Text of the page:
Alexa’s bigger ‘brain’ is getting new skills, natural conversation, and memory

The digital assistant Alexa is just got smarter and potentially easier to use. Just a few days after a presentation at the International World Wide Web Conference in Lyon, France, in which Amazon revealed that its platform would soon be able to better remember information, the company unveiled a new feature for U.S. users called “Remember This,” which is available to use as of Tuesday, May 1. As the name suggests, the functionality allows you to ask Alexa to store key information that you may need again in the future, either by  telling the assistant to “remember” or “make a note.”

For example, you can now say, “Alexa, make a note that Amy is going to China in October,” or “Alexa, remember that I kept the extra blankets in the attic,” or “Alexa, remember Matthew’s teacher’s name is Ms. Sally.” Then, when you need a bit of help jogging your memory, you can just ask Alexa, “When is Amy going to China?” She’ll tell  you, “This is what you told me: Amy is going to China in October.”

Moving forward, we should also be able to enjoy more natural conversations without having to voice the “Alexa” prompt, and merge commerce recommendations into everyday exchanges.

These evolutionary changes were first detailed by Ruhi Sarikaya, the head of the Alexa Brain Group, in a developer blog post that gave more context to the announcement. The department’s primary mission is to make Alexa smarter and more engaging, while making it easier for users to access tens of thousands of Alexa Skills, and training the assistant to retain and utilize contextual information.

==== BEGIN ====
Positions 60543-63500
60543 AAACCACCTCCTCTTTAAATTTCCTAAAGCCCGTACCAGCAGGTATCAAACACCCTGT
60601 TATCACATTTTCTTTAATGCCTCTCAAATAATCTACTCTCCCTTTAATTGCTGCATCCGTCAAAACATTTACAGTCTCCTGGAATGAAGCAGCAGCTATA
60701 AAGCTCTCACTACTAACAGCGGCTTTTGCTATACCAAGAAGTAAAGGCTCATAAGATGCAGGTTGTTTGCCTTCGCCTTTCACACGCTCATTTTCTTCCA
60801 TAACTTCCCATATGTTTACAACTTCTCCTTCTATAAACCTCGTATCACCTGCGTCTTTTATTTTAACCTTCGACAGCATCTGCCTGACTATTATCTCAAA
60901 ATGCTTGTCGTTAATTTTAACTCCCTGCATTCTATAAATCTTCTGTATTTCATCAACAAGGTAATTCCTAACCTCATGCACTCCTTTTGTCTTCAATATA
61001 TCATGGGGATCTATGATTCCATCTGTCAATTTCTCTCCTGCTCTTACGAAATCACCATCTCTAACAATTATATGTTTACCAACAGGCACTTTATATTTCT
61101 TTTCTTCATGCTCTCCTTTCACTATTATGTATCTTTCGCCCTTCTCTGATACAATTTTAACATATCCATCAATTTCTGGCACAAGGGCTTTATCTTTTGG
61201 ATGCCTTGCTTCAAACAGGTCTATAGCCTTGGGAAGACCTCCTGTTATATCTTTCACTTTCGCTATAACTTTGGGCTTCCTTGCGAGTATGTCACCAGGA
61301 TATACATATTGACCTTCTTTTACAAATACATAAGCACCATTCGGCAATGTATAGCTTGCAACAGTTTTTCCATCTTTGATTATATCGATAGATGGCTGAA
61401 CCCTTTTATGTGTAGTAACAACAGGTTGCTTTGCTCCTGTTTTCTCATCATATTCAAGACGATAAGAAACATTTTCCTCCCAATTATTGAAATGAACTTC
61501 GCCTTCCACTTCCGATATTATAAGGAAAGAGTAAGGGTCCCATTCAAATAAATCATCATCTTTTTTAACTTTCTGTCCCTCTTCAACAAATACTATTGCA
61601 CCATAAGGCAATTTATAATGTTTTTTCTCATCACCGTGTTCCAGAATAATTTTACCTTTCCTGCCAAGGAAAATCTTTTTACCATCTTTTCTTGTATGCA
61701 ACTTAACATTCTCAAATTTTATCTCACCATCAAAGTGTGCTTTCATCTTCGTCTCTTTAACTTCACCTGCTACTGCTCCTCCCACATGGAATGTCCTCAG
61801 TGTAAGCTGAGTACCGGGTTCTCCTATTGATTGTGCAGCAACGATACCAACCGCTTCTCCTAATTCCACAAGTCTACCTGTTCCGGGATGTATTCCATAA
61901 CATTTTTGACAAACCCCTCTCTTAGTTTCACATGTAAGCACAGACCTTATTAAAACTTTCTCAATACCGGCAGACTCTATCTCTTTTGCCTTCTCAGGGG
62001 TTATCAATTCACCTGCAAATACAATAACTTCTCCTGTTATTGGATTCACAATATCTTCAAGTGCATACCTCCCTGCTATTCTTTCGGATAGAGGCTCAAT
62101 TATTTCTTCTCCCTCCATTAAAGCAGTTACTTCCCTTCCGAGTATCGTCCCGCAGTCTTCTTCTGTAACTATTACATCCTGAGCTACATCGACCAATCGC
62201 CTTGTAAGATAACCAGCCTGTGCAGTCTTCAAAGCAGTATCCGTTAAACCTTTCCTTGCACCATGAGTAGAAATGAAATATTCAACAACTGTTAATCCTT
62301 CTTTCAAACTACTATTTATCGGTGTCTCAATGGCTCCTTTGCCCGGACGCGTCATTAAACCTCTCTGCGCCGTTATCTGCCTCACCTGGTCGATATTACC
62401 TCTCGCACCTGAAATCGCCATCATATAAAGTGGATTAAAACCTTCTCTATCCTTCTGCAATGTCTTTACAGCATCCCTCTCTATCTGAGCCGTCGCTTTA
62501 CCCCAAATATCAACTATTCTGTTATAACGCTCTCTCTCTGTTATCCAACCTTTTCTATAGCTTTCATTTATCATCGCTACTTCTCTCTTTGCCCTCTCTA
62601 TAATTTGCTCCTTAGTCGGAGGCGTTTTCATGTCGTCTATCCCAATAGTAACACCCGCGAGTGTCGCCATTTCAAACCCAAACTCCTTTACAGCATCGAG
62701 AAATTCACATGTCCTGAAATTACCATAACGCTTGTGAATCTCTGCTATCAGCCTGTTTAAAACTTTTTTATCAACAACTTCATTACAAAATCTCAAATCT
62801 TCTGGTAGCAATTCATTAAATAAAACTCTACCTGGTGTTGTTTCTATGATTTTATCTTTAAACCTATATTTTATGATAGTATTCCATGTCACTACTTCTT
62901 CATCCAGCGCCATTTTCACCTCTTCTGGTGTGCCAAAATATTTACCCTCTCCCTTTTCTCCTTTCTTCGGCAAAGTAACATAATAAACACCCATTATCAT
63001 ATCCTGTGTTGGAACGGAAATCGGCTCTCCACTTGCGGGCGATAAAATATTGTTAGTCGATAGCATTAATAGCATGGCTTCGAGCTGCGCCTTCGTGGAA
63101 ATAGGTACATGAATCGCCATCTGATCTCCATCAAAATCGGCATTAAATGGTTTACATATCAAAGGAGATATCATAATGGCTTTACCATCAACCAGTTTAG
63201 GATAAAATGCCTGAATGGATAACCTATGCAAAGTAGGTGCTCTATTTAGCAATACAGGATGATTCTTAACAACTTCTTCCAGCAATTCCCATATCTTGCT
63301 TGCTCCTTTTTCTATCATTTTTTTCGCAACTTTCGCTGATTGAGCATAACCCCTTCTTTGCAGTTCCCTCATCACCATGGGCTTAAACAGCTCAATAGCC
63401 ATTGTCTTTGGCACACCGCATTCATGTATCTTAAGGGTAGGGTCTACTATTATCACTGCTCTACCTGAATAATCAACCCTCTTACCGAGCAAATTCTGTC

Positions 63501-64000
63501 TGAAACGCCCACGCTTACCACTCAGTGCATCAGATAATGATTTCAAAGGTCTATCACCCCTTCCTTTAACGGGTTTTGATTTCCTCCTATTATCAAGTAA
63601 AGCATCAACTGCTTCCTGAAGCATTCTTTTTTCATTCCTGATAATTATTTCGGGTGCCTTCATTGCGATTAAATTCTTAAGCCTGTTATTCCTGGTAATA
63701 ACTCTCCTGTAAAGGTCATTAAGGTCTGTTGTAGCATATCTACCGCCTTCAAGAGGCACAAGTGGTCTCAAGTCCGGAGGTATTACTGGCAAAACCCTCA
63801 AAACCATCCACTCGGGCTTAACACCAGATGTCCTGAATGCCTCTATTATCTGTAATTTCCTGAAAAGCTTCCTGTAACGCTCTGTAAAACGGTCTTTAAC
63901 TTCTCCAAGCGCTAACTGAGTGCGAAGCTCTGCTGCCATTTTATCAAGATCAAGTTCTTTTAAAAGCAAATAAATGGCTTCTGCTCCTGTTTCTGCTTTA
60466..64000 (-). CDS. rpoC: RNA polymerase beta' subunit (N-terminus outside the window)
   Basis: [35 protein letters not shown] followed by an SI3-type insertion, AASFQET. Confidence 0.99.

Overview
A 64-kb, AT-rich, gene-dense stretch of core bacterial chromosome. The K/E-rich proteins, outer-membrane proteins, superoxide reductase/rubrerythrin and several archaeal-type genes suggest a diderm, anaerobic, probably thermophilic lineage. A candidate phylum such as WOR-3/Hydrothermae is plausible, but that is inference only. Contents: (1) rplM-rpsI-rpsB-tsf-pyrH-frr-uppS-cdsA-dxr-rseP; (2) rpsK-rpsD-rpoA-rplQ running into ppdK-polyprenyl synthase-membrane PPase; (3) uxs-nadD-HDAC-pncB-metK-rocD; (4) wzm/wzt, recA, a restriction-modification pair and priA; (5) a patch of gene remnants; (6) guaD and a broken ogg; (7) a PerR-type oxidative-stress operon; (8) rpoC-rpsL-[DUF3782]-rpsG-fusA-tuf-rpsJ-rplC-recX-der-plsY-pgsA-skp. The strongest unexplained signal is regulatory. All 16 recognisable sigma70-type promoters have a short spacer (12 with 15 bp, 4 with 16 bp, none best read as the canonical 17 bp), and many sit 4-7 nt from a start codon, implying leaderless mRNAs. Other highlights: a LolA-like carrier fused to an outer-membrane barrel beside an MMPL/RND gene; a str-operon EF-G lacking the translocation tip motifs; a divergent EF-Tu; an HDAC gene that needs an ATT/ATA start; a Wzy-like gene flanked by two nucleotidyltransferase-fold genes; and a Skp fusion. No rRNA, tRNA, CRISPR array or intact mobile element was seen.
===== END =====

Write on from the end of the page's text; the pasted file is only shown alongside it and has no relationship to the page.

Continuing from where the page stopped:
Memory is likely to be the most useful new feature for most users. In this regard, Alexa is still trailing behind Google Assistant, which has had a remember feature for some time, but Amazon is catching up fast.

In practical terms, it’s a pretty important step in the life of the digital assistant, while also removing the need for flighty users to shout at their smart speakers all the time. Alexa will now be able to understand and follow conversational questions as well as follow-up questions. The feature is called “Context Carryover,” and is expected to be available soon in the United States, the United Kingdom, and Germany. Examples cited by Sarikaya included the ability to inquire about a performer’s work, followed by a request to play that recording, as well as asking follow-up questions involving weather, traffic and other commute-related inquiries.

One slightly insidious feature introduced by Amazon is known to its developers as “Skills Arbitration.” In his example, Sarikaya asked Alexa how to remove an oil stain from a shirt. Alexa’s response: “Here is Tide Stain Remover” — a skill created and launched by the multinational consumer goods manufacturer Proctor and Gamble. It’s clearly another way for Amazon to insert the potential for commerce into the platform — brands are already working on creating skills to match popular consumer inquiries. It essentially means that Alexa is being viewed by Amazon as a primary function to influence how people shop, order, and consume all things. However, Sarikaya insists the feature is simply part of Amazon’s desire for the Alexa experience to be “friction-free.”

Updated on May 1: Remember This is now live for Alexa users in the U.S.

Smart Home

Champagne-colored fridges? Talking toilets? All the appliance trends in 2019

Ever wished you had Amazon Alexa in your bathroom or a brightly colored appliance? The Kitchen and Bath Industry Show (KBIS) starts today, and here are some of the trends we expect to see at the show and beyond.
Smart Home

Google Home vs. Amazon Echo: Which one is better for you?